In Orchidaceae, some deciduous epiphytic orchids may react to relatively long-lasting drought by shedding their leaves to reduce the surface area available for transpiration. When compared with the performance of C 3 photosynthesis, crassulacean acid metabolism CAM in many epiphytes plays an important role in improving carbon gains and water use Motomura et al. In some orchids, pseudobulbs are very short, thick and bulb-shaped stems that can bear one or more leaves at the top or along the stem axes.

These structures are present among most of the epiphytic orchids in tropical and subtropical regions. As storage organs for water, carbohydrates and minerals, pseudobulbs are of central importance to the growth and survival of those orchids Goh and Kluge ; Ng and Hew Furthermore, they have critical roles during the processes of vegetative growth, flowering and reproduction Zimmerman ; Blanchard and Runkle For trees, internal water stored in the stems contributes significantly to regulating their daily transpirational water losses Goldstein et al.

Likewise, water stored in the pseudobulbs of the epiphytic orchids may constitute an effective reservoir for protecting those plants against the effects of short- or long-term water deficits. Despite the recognized value of pseudobulbs, however, most published studies on the water relations of vascular epiphytes have historically focused primarily on their leaves e.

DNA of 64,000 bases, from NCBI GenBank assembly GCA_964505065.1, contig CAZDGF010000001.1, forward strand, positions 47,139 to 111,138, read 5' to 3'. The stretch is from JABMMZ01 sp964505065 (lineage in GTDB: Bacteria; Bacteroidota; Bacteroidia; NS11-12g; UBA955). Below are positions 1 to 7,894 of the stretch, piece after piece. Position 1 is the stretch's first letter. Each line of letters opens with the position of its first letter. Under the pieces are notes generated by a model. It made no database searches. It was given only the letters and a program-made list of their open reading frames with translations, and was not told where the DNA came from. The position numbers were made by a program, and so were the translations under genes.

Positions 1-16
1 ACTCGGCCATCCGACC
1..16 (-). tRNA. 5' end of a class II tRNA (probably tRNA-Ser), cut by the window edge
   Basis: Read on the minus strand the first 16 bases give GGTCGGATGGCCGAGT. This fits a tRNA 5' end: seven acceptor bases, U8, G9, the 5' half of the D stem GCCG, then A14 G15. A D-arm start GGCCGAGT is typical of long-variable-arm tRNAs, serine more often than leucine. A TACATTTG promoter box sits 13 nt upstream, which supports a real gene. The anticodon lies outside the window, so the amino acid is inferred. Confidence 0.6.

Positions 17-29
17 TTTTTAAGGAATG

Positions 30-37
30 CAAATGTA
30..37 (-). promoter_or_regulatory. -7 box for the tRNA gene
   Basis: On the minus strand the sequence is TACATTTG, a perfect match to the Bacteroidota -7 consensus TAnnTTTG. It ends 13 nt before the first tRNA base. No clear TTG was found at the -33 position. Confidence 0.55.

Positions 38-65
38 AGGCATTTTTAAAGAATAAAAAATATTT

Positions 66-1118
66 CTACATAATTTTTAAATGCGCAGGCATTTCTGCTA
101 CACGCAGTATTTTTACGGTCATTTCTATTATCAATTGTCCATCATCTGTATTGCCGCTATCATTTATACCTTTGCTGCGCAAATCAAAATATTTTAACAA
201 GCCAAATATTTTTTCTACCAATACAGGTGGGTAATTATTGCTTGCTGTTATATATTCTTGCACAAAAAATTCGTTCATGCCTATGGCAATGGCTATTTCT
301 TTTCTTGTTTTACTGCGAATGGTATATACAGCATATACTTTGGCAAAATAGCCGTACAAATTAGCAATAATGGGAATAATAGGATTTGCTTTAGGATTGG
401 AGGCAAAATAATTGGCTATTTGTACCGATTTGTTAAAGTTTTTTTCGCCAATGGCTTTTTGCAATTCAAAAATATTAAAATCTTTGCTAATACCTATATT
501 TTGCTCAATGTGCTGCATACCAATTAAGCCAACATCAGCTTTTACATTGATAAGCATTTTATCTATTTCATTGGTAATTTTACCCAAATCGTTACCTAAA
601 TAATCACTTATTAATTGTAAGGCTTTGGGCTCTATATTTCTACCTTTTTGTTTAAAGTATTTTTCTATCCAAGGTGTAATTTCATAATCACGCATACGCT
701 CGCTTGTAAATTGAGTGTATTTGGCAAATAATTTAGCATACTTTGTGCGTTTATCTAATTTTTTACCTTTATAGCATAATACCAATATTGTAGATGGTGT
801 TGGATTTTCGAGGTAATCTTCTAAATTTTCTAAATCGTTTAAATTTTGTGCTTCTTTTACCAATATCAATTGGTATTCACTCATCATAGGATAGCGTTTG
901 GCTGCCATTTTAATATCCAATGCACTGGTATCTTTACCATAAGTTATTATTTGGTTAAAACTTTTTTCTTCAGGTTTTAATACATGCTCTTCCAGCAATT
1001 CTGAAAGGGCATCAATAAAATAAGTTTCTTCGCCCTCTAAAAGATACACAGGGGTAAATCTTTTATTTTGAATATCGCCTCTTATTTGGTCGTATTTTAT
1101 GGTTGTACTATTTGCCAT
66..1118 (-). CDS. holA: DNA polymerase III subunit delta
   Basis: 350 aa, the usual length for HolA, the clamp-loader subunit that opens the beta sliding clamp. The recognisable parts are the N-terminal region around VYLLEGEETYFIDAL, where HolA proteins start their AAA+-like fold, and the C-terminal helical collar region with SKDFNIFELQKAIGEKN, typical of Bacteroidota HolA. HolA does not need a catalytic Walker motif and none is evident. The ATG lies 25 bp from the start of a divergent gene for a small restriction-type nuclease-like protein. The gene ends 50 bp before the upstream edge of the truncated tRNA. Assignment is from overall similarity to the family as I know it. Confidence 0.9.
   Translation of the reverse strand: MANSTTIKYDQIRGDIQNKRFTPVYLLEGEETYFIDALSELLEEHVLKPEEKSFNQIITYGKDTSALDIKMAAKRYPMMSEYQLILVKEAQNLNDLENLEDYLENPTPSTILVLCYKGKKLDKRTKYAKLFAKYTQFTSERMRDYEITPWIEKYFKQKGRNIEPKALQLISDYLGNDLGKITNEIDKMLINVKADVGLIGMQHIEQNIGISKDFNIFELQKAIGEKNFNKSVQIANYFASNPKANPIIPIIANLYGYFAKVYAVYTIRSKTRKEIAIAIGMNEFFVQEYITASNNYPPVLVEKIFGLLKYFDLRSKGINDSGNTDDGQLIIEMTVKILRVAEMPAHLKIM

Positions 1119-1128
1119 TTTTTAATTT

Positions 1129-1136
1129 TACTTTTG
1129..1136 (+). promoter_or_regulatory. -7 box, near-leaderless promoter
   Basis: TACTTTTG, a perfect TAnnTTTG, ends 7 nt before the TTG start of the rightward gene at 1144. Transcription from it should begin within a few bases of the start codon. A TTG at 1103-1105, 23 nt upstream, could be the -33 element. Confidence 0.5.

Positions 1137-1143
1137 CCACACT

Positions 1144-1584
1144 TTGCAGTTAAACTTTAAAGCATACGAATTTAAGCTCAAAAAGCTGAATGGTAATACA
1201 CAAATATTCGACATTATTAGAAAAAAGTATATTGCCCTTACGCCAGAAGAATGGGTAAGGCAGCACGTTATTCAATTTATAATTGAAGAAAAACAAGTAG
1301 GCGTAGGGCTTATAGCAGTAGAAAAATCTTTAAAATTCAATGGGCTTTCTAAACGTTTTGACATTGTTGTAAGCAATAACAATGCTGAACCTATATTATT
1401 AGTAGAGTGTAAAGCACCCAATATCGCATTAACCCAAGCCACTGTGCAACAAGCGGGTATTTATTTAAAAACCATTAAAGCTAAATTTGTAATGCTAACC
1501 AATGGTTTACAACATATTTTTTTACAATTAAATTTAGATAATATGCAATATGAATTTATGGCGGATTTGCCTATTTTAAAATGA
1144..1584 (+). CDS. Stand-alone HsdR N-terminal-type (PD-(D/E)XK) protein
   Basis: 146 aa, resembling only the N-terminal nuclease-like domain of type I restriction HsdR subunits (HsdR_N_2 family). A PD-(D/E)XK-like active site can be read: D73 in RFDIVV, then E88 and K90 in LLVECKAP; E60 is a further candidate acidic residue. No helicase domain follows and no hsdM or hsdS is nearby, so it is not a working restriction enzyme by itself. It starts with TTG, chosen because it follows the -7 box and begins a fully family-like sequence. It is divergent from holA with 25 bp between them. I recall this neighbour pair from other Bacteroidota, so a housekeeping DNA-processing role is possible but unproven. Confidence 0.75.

The Orchidaceae is the largest and most varied families of epiphytic vascular plants, particularly because of their life forms, habitats, and morphological and physiological traits Benzing Most members of Dendrobium are naturally distributed throughout South- East- and Southeast Asia, as well as the Southwest Pacific islands.

Some have argued that indels are more reliable characters than base changes Lloyd and Calder Freudenstein and Chase found them to be a particularly important component of the nad1b-c dataset. At present, we have implemented the automated workflow procedure only for base substitutions, but we plan to incorporate a module that codes indels as well according to the simple gap scoring procedure of Simmons and Ochoterenabecause the complex approach, relying on step-matrices, would be potentially intractable for such large datasets with their high numbers of indel character states.